Tuesday, May 21, 2024

Botswana leans to the World Bank to support budget

The Botswana government is in talks with the World bank, drumming up support and assistance to pad the country’s budget which has been teared by larger expenditure over dwindling revenues. The country has unveiled an ambitious plan that it says will jumpstart the economy to levels that will create jobs.

The finance minister, Dr Thapelo Matsheka, this week revealed that they have initiated negotiations with the world bank to assist the country to patch the burgeoning budget deficits, which have increased in size following the country’s prompt response to the virus that was declared a pandemic in January.

In an interview with Reuters, Matsheka disclosed they are hoping to borrow at  least $1.9 billion (P13.6 billion) from the World Bank, which represents nearly half of Botswana’s eleventh national development plan (NDP 11) budget which concludes in 2023. In March, The World Bank announced it  has constructed a $12 billion package to assist countries to cope with health and economic impacts of the global pandemic.

The outbreak has worsened what was already a strenuous fiscal position for the landlocked country whose economy is still dependent on diamond exports. Though the country has recorded fewer than 5,000 confirmed cases and 21 Covid-19 related deaths, it bore the brunt of the pandemic through disruptions to the diamond mining industry and tourism, the two sectors that account for most of the country’s foreign exchange and output.

Real gross domestic product (GDP), which measures the total output of goods and services in the country at a specific period, plunged from P25 billion in the second quarter of 2020 to P18.8 billion, reflecting a 24.8 percent fall in economic activity between June and August. On a yearly comparison, the GDP is down by 24 percent. Both contractions reflect biggest fall on record since Botswana gained independence in 1966.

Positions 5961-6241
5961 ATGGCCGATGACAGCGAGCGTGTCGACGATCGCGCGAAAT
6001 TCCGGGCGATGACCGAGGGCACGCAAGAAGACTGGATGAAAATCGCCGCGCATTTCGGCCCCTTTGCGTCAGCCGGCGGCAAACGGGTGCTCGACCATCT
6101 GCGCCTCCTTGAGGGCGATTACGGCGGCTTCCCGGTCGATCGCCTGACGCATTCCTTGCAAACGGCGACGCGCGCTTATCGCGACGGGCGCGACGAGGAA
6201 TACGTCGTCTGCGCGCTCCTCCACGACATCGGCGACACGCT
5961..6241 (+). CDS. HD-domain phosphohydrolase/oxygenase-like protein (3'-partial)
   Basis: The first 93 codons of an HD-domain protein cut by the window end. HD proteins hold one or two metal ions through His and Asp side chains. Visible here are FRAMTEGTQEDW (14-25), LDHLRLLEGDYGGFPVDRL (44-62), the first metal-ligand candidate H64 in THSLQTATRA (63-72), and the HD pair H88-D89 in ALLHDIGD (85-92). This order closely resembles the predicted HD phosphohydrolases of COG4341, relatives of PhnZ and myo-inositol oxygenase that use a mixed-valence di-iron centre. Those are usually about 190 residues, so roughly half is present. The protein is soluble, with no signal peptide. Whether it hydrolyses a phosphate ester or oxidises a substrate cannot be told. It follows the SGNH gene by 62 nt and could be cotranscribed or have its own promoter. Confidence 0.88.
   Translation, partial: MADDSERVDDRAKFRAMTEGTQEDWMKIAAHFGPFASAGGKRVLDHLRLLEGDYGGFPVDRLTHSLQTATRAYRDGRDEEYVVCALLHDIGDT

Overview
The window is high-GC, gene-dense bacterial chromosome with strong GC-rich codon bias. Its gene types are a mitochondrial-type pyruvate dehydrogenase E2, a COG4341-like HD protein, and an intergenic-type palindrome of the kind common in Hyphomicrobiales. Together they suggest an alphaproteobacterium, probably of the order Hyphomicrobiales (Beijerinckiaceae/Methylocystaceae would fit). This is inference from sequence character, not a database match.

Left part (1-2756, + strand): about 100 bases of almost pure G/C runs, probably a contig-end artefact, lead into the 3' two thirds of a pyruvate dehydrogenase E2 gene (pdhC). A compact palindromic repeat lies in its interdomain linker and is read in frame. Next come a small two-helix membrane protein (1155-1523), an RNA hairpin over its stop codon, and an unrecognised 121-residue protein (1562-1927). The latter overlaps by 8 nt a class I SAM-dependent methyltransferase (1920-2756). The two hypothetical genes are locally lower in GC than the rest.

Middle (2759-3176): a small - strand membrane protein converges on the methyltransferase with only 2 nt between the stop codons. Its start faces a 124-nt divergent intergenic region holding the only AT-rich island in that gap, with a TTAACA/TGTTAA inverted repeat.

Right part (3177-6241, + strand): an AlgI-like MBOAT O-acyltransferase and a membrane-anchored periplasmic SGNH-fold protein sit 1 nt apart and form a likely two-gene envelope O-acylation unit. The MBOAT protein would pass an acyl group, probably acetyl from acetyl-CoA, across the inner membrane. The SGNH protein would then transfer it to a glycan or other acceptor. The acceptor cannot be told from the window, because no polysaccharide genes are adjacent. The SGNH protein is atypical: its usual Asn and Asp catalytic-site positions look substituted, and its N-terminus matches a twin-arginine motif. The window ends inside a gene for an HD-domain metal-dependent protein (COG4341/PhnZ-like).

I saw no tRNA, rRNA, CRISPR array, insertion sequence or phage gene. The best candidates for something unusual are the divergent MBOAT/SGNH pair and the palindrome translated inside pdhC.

With two successive quarterly falls, Botswana has gone into a technical recession, which happens when a country’s GDP falls in two consecutive quarters. First quarter GDP contracted by 0.8 percent from last year’s last quarter, and on a yearly basis, the GDP grew by 2.6 percent between March to May 2020, lower than the 4.2 percent growth in the same period last year.

The economy’s historic drop sets the stage in what will be a bruising year for Botswana, confirming several forecasts that the economy will be in recession for the rest of 2020. Since the Covid-19 outbreak, the finance ministry and its agencies have made several revisions to the GDP, lowering their expectations as forecasts become gloomy. Late in April after the country implemented the first nationwide lockdown that ran for 48 days, Dr. Matsheka  projected the GDP to decline by 13.1 percent, down from the projected growth of 4.4 percent.

This has since been revised to a contraction of 8.9 percent, steeper than the contraction during 2008 financial crisis, when the economy shrunk by 7.6 percent. Though the retreat in economic activity is largely attributed to Covid-19 containment measures, Botswana’s economic cogs have been grinding slowly, adding extra pressure to the nation’s ballooning budget deficits and structural problems such as a poorly diversified economy and a rising unemployment rate.

From 2010 to 2018, the GDP had an average growth rate of 3.7 percent, reflecting a gradual decline in economic growth over the ten-year period. GDP growth further  slowed to 3 percent in 2019, down from 4.5 percent recorded in 2018. At these rates, Botswana’s economy is said to be operating below potential output, which experts have suggested should be above 6 percent for the economy to create the much-needed jobs.

The government has unveiled an Economic Recovery and Transformation Plan (ERTP), which is expected to provide direction on how to stimulate economic activities post Covid-19. To implement the ERTP together with the remainder of the eleventh national development plan (NDP 11), the government says it will need no less than P40 billion, with more than half of the funds used for plugging budget deficits. Since NDP 11 came in force in 2017, it has raked in P22 billion in budget shortfalls in its three years of existence.

Besides borrowing from World Bank and other global institutions, the finance ministry has revealed that they intend to raise P500 million from domestic mobilisation such as increase in service and levy fees from government departments charged to residents. In addition, Matsheka in August successfully sought authorisation from parliament to increase the government bond issuance program from P15 billion to P30 billion, enabling the country to borrow more money locally.


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